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Amid Sweeping Arrests, Russia’s Bashkortostan Braces for Further Protests

Protests in Ufa SOTAvision / Telegram

A wave of arrests and detentions has swept Russia’s republic of Bashkortostan following last week’s protests in support of jailed Bashkir activist Fayil Alsynov.

Thousands of people protested against Alsynov’s sentencing to four years in a penal colony on charges of “inciting interethnic hatred” in some of the largest street protests in Russia since the invasion of Ukraine. Police were seen hitting protesters with batons and using tear gas and smoke grenades to disperse the crowds.

Courts in Bashkortostan have since opened at least 111 administrative cases linked to the rallies, according to regional news outlet 

“The Baymak district is a very compact place, so when you talk to someone now, you always hear that their relative or neighbor or someone from their village has been taken by security forces,” a young woman from a village in the Baymak district told The Moscow Times, requesting anonymity due to safety concerns.  

“People now talk about these arrests more than about Fayil,” she added. 

At least 30 protest participants were rounded up and taken to detention centers in an unmarked bus that was seen roaming the streets of several villages in Baymaksky district on Sunday, according to reports from eyewitnesses and activists. 

“Everyone here is scared, though…the stronger overarching feeling is disappointment,” said the local woman. “Disappointment not only with [Bashkortostan’s head] Radiy Khabirov but also with the head of the district [Fanis Aminev] who didn’t come out to speak with the people.”

On Thursday, security forces in the city of Salavat arrested 60-year-old Bashkir activist Alfinur Rakhmatullina, the Telegram channel RusNews reported, citing the activist’s daughter Lyaysan Ravilova.  

Rakhmatullina, who is accused of “participating in mass unrest,” was taken by the police following a search at her house and her whereabouts remain unknown, according to RusNews. 

Rakhmatullina is at least the seventh activist to face criminal charges in relation to the protests.  

In the days since the latest protest in Ufa, Bashkortostan’s Kremlin-appointed head Radiy Khabirov has been doubling down on efforts to quash dissent by labeling Alsynov’s supporters “traitors,” “extremists” and “separatists.”

“We won’t allow for [further] such actions on our territory…I genuinely feel sorry for these inexperienced and silly little people who take part [in the rallies]...They will be punished,” Khabirov, the sole author of a denunciation letter that became the basis for the case against Alsynov, said during a government meeting Monday. 

And in a statement made during his highly publicized working tour around the republic, Khabirov said those who participated in the gatherings “have no future at all.”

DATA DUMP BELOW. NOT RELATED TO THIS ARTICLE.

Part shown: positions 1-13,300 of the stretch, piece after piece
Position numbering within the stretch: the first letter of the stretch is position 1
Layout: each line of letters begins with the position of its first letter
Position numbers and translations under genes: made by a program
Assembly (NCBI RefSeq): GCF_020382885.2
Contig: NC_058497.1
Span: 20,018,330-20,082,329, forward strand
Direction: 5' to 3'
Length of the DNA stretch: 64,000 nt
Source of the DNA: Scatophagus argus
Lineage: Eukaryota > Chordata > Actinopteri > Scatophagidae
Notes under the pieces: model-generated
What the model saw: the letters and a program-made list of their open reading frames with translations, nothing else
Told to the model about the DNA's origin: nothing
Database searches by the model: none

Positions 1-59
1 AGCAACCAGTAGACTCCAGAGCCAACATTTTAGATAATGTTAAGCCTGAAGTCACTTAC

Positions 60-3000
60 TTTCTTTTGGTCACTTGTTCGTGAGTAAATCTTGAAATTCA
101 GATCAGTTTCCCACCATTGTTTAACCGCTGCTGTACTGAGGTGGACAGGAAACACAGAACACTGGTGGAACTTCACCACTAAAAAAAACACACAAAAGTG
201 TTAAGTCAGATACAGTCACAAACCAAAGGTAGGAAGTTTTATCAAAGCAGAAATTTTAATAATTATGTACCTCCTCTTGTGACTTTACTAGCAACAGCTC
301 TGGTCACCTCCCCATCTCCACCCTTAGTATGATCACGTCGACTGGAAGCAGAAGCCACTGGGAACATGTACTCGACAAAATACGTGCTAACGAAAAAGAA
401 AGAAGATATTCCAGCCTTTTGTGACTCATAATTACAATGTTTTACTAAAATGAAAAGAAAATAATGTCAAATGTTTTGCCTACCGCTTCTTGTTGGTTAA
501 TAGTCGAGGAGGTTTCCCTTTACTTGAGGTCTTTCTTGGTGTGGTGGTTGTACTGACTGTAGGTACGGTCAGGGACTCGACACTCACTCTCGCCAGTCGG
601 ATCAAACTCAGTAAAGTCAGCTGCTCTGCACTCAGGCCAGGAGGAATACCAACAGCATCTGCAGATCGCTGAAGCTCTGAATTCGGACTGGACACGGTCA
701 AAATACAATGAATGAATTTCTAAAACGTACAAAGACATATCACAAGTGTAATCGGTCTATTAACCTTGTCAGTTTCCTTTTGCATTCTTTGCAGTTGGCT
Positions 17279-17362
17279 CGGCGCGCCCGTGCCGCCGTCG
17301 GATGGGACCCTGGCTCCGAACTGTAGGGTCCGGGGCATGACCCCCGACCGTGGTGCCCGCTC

“What Khabirov is doing is spreading misinformation and undermining the trust in the federal government among Bashkirs and the residents of the eastern slopes of the Urals,” said Tagir Vakhitov, an ex-anchor at Bashkortostan’s flagship government-affiliated news channel who resigned from his post in a show of solidarity with the 2020 protests at Kushtau mountain.

“Bashkortostan doesn’t want to separate from the Russian Federation. We have been living as neighbors, shoulder to shoulder for so many years,” Vakhitov told The Moscow Times.

“What Bashkirs want is peace, [a] quiet [life] and to be treated as equals. They don’t want bulldozers and excavators to ride into their territories and treat their lands savagely.” reported Wednesday that Bashkortostan authorities are planning a government-sanctioned rally in support of Khabirov and under the slogan “Bashkortostan against extremism” on Friday. 

In the absence of tangible support for Khabirov, the government is banking on mandatory attendance of state employees who are expected to be bussed into Ufa from across the republic, according to’s sources. 

					Bashkortostan's head Radiy Khabirov	
Bashkortostan's head Radiy Khabirov

Meanwhile, Alsynov, who was sentenced over his active role in last year’s protests against illegal gold mining in southeastern Bashkortostan, has been transferred to a detention facility in the neighboring Chelyabinsk region, according to his lawyer Ilnur Suyundukov.

“Given the emergency situation that arose during the attempted transfer of Alsynov from the courthouse, the court believes it necessary to transfer the convict to…Magnitogorsk,” said the order posted on Suyundukov’s Telegram channel. 

Despite Alsynov’s physical absence from Bashkortostan, many in the republic are bracing for a possible next wave of large-scale protests in his support, which are expected to coincide with an appeal hearing at the republic’s Supreme Court. 

“People are scared now but I think there is still loads of anger underneath that,” said the resident of Baymak district, whose sentiment was echoed by an ethnic Bashkir woman from Ufa. 

“I see many of my acquaintances becoming more political,” said the Ufa resident, who requested anonymity out of fears for her safety. 

“I think more protests are possible and they will become more radical because people are losing hope for the better…People want to protest, want to express their disagreement — this is a major loss on the part of the government because they had the opportunity to start a dialogue,” she added. 

But amid the restive spirit that has swept Bashkortostan, very few — if any — believe that protests could change the outcome of the appeal hearing on Alsynov’s case.

“Khabirov has taken matters firmly into his hands and [Bashkortostan’s] supreme court is still influenced by [the republic’s] white house, so my prognosis is very pessimistic,” said ex-journalist Vakhitov. 

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